The 2005 WHO histological classification of odontogenic tumours lays out a classification system for neoplasms and other tumours related to the odontogenic apparatus. At the time of writing (2016), it is still the most widely used classification system.
Serum carcinoembryonic antigen (CEA) is a cell-adhesive glycoprotein that was discovered in colorectal cancer in 1965, and is hence one of the oldest and most used tumour markers. Its name derives from its normal expression in fetoembryonic liver, gut and pancreas tissue.
Normal range of CEA is...
Cerumen (or earwax) is a natural secretion produced by, and found within the external auditory canal (EAC). It has important roles as part of the first-line of defence of the ear from micro-organisms and optimising function of the tympanic membrane and EAC.
Cerumen is secreted by the...
Charcot-Leyden crystals consist of collections of bipyramidal crystalloid made up of eosinophilic membrane proteins, which occur in:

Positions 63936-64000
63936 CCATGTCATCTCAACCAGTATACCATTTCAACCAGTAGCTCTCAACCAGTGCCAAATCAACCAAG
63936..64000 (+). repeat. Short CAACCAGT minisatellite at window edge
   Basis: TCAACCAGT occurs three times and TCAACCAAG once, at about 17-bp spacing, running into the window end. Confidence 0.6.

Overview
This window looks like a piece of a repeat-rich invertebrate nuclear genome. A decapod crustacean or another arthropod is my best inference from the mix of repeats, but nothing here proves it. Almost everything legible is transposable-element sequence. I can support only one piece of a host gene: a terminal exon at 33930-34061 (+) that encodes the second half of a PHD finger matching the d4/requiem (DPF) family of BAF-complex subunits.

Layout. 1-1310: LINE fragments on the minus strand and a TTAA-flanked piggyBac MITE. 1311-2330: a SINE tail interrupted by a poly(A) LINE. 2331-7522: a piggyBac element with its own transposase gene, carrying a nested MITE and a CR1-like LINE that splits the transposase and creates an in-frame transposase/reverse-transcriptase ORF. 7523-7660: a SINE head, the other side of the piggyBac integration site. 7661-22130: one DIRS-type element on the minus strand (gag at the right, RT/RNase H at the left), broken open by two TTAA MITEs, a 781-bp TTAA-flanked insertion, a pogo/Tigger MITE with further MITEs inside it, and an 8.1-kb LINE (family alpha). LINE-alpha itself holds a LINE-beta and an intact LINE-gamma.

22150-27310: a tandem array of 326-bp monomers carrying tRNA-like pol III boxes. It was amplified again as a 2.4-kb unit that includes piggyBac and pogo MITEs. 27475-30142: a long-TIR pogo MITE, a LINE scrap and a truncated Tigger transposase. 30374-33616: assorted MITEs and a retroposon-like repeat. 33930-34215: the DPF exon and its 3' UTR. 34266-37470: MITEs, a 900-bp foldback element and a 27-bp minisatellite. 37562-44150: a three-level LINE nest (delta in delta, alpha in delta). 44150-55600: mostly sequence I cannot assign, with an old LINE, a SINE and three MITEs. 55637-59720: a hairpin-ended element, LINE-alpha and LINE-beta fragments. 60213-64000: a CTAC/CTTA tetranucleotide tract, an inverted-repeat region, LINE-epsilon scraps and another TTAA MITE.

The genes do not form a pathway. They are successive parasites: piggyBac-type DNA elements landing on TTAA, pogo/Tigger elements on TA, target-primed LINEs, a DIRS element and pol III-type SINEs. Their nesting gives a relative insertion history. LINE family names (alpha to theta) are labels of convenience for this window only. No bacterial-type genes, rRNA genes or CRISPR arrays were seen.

other eosinophilic lung disease 2
certain cases of sinusitis (e.g. allergic fungal sinusitis)
They may be detected in the sputum or sinus secretions wi...
A choristoma is simply a collection of microscopically normal cells or tissues in an abnormal location. This is different to a hamartoma which is derived only from local tissues.
adrenal choristoma (myelolipoma)
facial nerve choristoma
P16 is a widely used immunohistochemical marker. It can be expressed in other neoplasms and in several normal human tissues. It can play an important role gynaecological malignancy and is a surrogate marker for HSIL's (high-grade squamous intraepithelial lesions). It has been applied to facilita...